Charlie Weston: 'Central Bank is great at seeing what's wrong - but just won't act'
The Central Bank is adept at identifying consumer detriment - a loss suffered when buying products or services that are overpriced or do not meet their requirements.
Deputy governor Ed Sibley blew away the spin of the bankers yesterday when he dismissed the claims of banks and their apologies that they have no choice but to charge sky-high mortgage rates here.
Mortgage interest rates in this country are twice the average level for the eurozone.
Rates here fell below 3pc in September, but they are half that on average in the bloc.
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This means typical new buyers here with a €300,000 mortgage over 30 years are paying €235 more a month than the average for the currency bloc. This works out at €85,000 over the lifetime of the mortgage.
Banks here blame the fact they are required to set aside more capital than their eurozone counterparts when they issue a mortgage, due to high default levels.
But Mr Sibley has smashed that excuse.
He described the Irish mortgage market as "dysfunctional".
The deputy governor said Irish banks can lend profitably while charging rates as low as 2.25pc to new customers, but still charge often unaware existing customers up to twice that level.
"It's also true to say that Irish banks are determining that it's profitable to lend at somewhere between 2.25 and 3pc for new customers, but are continuing to charge 4.5pc for existing customers. So before there's too much complaint about capital levels driving interest rates, which is a factor, they also need to look in the mirror and make a determination as to whether they're treating and delivering for their customers in way that's sustainable for both the new and existing customers," he said.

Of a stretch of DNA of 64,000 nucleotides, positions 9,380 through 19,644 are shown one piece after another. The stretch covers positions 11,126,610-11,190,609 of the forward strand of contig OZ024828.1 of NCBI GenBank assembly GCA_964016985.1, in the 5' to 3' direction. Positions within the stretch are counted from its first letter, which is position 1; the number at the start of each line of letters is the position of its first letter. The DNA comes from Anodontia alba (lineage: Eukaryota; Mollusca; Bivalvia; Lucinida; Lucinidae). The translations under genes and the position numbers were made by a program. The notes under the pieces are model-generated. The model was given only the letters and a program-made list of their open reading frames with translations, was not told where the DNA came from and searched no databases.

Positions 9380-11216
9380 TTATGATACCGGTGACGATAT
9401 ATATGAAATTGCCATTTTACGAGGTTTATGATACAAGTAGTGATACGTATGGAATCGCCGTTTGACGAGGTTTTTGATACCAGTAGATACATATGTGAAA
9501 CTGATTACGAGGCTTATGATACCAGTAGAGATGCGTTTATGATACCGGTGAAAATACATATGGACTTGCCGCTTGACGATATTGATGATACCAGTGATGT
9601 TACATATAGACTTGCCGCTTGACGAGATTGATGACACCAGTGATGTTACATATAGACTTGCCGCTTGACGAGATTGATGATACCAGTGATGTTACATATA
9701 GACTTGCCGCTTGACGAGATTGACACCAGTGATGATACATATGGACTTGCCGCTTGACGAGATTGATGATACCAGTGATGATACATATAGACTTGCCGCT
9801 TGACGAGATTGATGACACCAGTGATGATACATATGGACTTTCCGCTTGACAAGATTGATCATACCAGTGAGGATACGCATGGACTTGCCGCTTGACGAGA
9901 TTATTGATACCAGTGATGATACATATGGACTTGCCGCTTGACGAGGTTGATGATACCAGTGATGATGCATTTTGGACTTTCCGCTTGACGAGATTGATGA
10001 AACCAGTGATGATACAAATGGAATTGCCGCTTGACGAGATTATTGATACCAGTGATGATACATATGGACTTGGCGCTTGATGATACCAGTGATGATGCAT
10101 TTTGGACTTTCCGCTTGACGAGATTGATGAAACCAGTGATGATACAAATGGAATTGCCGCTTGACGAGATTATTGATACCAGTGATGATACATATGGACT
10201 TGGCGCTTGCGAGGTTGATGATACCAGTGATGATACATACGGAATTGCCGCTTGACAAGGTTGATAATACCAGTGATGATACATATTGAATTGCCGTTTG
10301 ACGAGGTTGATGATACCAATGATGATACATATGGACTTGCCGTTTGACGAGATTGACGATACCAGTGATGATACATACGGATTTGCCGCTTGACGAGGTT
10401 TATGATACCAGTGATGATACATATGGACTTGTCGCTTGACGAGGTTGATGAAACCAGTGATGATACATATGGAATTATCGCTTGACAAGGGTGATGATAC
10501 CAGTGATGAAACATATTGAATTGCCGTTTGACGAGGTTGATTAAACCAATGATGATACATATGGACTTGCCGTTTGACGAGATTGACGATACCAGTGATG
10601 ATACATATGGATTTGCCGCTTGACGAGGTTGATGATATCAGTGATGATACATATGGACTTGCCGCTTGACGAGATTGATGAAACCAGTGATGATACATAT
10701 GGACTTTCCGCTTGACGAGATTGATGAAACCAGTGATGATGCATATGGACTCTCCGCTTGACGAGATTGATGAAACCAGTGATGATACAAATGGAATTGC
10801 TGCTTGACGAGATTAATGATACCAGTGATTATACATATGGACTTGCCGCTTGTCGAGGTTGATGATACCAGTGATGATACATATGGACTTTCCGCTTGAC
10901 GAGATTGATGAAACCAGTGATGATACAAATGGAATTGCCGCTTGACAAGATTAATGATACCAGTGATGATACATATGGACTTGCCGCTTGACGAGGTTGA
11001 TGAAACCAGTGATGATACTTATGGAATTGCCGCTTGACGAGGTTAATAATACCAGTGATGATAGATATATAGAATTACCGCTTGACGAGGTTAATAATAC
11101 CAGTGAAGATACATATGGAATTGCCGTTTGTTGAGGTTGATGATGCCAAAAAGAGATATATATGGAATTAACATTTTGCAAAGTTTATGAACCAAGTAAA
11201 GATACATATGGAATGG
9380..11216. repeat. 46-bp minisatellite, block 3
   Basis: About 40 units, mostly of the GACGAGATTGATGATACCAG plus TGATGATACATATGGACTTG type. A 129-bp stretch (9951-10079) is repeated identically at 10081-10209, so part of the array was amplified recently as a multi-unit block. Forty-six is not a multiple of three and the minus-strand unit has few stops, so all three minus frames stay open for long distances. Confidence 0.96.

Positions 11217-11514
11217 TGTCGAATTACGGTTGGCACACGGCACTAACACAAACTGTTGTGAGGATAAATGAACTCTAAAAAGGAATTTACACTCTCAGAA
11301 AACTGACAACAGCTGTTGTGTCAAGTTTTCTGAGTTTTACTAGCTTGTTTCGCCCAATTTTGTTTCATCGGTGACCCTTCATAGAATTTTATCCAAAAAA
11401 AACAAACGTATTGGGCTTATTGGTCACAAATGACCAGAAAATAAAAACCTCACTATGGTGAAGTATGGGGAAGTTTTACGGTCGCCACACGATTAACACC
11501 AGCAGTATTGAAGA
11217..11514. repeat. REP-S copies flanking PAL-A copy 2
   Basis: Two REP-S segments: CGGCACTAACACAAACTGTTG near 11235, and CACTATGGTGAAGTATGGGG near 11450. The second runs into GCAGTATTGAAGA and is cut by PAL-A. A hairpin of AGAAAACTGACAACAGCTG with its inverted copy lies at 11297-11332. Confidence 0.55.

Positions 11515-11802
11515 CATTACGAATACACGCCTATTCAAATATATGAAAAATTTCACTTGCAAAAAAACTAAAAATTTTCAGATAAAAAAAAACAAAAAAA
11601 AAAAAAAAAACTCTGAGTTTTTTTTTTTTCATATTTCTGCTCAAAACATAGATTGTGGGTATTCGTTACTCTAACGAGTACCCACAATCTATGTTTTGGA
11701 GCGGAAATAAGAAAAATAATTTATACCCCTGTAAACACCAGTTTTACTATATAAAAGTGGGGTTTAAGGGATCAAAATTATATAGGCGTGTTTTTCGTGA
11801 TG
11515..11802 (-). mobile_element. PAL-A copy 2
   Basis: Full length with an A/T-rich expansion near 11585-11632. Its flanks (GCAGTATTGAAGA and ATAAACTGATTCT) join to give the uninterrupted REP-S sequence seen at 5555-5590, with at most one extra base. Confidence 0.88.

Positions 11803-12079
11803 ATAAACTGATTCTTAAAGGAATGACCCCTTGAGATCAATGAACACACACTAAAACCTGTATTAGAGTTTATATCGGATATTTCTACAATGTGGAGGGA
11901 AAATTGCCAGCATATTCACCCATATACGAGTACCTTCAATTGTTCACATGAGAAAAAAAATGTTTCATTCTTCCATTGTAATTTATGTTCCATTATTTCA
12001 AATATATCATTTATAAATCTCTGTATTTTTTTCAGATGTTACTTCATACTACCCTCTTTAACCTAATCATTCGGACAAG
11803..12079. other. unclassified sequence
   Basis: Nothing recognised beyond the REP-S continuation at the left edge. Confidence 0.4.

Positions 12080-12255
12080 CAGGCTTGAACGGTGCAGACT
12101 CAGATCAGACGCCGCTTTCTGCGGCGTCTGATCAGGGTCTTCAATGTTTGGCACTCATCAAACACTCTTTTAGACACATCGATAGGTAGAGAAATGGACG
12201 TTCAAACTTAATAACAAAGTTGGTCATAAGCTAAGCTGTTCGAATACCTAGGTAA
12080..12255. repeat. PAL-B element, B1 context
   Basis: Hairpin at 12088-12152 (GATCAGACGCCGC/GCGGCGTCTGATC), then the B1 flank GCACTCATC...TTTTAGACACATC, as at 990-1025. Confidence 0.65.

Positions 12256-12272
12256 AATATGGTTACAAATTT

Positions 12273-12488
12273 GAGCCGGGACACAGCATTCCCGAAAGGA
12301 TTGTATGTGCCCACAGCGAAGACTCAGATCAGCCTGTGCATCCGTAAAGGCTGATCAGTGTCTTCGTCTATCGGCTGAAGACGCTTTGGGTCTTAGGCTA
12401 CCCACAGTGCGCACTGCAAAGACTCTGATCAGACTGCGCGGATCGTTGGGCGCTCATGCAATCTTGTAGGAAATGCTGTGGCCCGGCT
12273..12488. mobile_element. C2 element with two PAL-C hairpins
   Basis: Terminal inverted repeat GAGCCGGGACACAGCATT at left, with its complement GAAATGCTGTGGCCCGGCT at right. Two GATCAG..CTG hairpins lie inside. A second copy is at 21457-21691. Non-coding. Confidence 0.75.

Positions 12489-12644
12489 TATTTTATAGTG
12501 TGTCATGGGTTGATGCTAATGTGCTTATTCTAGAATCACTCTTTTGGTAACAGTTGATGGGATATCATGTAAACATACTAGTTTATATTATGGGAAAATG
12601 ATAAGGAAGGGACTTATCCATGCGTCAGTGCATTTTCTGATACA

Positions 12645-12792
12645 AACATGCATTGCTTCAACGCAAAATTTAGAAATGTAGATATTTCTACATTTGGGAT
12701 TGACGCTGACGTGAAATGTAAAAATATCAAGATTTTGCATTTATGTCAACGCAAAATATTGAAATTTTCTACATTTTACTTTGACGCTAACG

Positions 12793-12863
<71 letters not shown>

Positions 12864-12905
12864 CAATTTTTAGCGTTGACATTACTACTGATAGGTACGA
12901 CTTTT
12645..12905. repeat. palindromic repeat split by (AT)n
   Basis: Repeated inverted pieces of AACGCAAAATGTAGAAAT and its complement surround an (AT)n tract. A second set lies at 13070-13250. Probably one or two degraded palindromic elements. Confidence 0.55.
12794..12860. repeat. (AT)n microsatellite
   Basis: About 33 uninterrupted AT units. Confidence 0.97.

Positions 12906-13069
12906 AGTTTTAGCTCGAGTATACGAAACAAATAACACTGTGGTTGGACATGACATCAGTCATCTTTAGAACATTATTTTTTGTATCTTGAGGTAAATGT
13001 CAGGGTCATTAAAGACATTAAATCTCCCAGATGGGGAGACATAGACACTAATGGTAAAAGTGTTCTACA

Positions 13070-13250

Brilliant. That cuts though the bankers' whingeing.
Of course, higher levels of arrears and the difficulty repossessing properties when the mortgage is not being paid are factors keeping interest rates high here.
But it is refreshing that the Central Bank has finally recognised that banks are not being totally honest with us about high mortgage rates here.
What has been correctly identified by Mr Sibley is also blatantly practised in the insurance industry.
Dual pricing means some insurance customers are charged far more than others, even when they present the same risk.
The Central Bank has finally been bounced into probing this dual-pricing practice. But it warned yesterday its investigation could take years. And it is not even convinced that dual pricing is a bad thing.
At some stage, we will relieve the Central Bank of its consumer protection role.
It is getting embarrassing when even its own officials admit consumer detriment is being imposed by the firms it regulates - yet it is so reluctant to take meaningful measures to stamp out these toxic practices.